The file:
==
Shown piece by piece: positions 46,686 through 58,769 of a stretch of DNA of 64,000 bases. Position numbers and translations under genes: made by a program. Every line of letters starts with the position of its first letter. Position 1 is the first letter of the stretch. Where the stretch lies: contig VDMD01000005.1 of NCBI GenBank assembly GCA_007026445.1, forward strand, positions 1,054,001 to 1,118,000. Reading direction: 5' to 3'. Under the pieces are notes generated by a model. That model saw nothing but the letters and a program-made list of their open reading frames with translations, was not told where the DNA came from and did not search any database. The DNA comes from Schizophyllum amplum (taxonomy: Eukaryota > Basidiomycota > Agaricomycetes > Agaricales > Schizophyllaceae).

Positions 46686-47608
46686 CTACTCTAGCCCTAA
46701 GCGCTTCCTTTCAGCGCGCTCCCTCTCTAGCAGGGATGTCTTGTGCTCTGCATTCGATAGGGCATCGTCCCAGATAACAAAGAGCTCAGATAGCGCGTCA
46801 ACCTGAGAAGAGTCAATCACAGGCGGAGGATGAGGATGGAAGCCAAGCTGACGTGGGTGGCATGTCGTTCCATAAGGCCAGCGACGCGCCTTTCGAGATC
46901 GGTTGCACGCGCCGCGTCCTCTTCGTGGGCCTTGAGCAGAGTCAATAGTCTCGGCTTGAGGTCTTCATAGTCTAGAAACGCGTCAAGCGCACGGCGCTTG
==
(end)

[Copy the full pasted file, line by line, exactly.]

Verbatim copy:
Shown piece by piece: positions 46,686 through 58,769 of a stretch of DNA of 64,000 bases. Position numbers and translations under genes: made by a program. Every line of letters starts with the position of its first letter. Position 1 is the first letter of the stretch. Where the stretch lies: contig VDMD01000005.1 of NCBI GenBank assembly GCA_007026445.1, forward strand, positions 1,054,001 to 1,118,000. Reading direction: 5' to 3'. Under the pieces are notes generated by a model. That model saw nothing but the letters and a program-made list of their open reading frames with translations, was not told where the DNA came from and did not search any database. The DNA comes from Schizophyllum amplum (taxonomy: Eukaryota > Basidiomycota > Agaricomycetes > Agaricales > Schizophyllaceae).

Positions 46686-47608
46686 CTACTCTAGCCCTAA
46701 GCGCTTCCTTTCAGCGCGCTCCCTCTCTAGCAGGGATGTCTTGTGCTCTGCATTCGATAGGGCATCGTCCCAGATAACAAAGAGCTCAGATAGCGCGTCA
46801 ACCTGAGAAGAGTCAATCACAGGCGGAGGATGAGGATGGAAGCCAAGCTGACGTGGGTGGCATGTCGTTCCATAAGGCCAGCGACGCGCCTTTCGAGATC
46901 GGTTGCACGCGCCGCGTCCTCTTCGTGGGCCTTGAGCAGAGTCAATAGTCTCGGCTTGAGGTCTTCATAGTCTAGAAACGCGTCAAGCGCACGGCGCTTG